Almost regardless of whether your loved one is dealing with an addiction or a mental health problem – or both – you likely already understand that at some point, the two of you are going to have to discuss the situation. We’ll get to that below, but in the meantime, there’s always a possibility that he or she will agree with what you’re saying and immediately agree to get help. That’s not all that likely, but you need to be prepared for just about anything at this point, and that’s one possibility. If that is the response, then you need to have a treatment facility at the ready to admit your loved one quickly, before he or she has a change of mind. You should also have a plan for an intervention ready in case your loved one does not agree with you, but once again, we will explain that below.
4. Have Your Discussion
We know that this has already been extremely difficult. Saying things like, “My husband is an addict,” or “My wife is depressed” without any irony is a very challenging situation to encounter. When you get to the point where you’re going to talk to the person about this problem, armed with the information you already have, then you need to do so delicately. If you’ll notice, we used the words “talk to” instead of “confront” the person because you should not view this as a confrontation, or else the entire situation will devolve into something adversarial and you won’t make any progress. Simply lay out your concerns at a time when your loved one can listen, stay calm, don’t judge and don’t accuse. Even if you get an angry response, do your best to keep your cool and simply tell this person that you love him/her and that you hope help is on the horizon.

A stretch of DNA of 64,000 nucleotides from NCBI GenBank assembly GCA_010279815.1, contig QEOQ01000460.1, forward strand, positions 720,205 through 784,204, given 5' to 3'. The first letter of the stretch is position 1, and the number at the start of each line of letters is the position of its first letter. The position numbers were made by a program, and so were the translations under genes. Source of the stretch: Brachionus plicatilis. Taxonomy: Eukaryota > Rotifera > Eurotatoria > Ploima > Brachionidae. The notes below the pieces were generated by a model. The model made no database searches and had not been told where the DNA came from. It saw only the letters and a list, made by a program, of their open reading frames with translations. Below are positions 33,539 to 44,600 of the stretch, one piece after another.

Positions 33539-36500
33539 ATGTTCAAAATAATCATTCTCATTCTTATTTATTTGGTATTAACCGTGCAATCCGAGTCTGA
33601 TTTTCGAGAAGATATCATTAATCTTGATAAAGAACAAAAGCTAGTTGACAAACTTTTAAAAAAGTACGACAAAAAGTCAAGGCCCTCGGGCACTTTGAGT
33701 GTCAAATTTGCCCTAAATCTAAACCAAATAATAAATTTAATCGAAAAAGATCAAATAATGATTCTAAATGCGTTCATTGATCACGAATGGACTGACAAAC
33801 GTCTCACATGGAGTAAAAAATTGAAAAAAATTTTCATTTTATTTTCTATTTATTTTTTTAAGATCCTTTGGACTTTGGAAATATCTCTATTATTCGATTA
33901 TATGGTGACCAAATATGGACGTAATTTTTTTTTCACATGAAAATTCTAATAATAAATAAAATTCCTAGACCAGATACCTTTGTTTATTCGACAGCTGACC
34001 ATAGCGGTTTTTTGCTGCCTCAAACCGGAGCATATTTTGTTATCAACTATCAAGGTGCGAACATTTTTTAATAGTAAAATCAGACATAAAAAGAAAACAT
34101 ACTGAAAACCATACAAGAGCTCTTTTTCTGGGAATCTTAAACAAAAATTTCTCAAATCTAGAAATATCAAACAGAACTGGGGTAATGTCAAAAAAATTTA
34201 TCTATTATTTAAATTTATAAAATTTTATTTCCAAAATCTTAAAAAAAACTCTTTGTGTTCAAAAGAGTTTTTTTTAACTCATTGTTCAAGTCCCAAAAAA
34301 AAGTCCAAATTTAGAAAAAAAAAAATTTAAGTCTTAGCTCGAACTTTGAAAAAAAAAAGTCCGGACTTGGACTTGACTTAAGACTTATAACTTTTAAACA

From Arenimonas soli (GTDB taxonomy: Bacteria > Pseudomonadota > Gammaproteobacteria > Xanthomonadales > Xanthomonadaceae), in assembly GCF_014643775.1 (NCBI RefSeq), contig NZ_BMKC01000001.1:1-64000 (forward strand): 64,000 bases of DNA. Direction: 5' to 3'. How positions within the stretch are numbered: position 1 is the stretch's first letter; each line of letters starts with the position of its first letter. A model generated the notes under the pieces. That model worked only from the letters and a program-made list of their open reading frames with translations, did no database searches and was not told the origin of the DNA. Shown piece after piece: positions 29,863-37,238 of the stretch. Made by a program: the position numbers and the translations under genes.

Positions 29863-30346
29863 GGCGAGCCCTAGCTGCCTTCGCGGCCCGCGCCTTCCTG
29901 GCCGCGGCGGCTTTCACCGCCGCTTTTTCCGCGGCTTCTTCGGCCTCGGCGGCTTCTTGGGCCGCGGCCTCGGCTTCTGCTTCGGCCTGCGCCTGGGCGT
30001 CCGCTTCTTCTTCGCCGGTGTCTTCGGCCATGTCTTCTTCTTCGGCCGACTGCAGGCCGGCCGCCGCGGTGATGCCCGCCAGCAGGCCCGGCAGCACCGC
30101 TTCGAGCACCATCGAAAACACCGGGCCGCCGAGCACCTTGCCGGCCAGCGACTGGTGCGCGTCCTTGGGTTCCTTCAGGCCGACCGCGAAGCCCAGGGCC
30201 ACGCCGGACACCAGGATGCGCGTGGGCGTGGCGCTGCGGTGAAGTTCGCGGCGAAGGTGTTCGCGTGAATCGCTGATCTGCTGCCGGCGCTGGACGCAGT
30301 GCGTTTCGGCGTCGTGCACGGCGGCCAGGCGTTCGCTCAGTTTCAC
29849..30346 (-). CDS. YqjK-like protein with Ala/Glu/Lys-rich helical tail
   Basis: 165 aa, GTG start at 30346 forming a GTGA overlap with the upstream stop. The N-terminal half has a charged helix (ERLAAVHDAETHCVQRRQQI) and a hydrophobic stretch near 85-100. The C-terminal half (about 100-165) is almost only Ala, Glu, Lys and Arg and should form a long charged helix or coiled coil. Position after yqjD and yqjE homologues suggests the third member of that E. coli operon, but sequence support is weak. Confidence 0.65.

5. Have an Intervention if Necessary
If your discussion does not go well, you shouldn’t hound this person relentlessly about the situation or you’re going to get shut out. Instead, proceed to the other part of the plan you put together beforehand and prepare for your intervention. You should only do this with the help of a professional intervention specialist and you should gather as many people as possible whom your loved one trusts and loves as well. Everyone should speak and tell their story about how this addiction or mental health problem has hurt them, and hopefully at that point the person struggling will realize that it’s time to get some help. If he or she does, then once again, you need to act immediately and get that person off to a treatment center before there’s time to change his or her mind.
How Can I Possibly Afford This?
Other than thinking, “My husband is an addict” or “My wife is depressed,” you may also be thinking that there’s no way you’ll ever be able to afford treatment if it turns out that your loved one needs help. Fortunately, that’s not the case in many situations. A lot of health insurance policies cover loved ones as you likely already know, and a lot of them also cover addiction and mental health treatments. Of course, every policy is different, but if you reach out to Swift Recovery Solutions, we can help you obtain an understanding of what’s going to be covered and what may not be before you ever commit to anything. At the end of the day, money concerns should not prevent needed treatment. We can help. We will listen. Contact us to find out more today.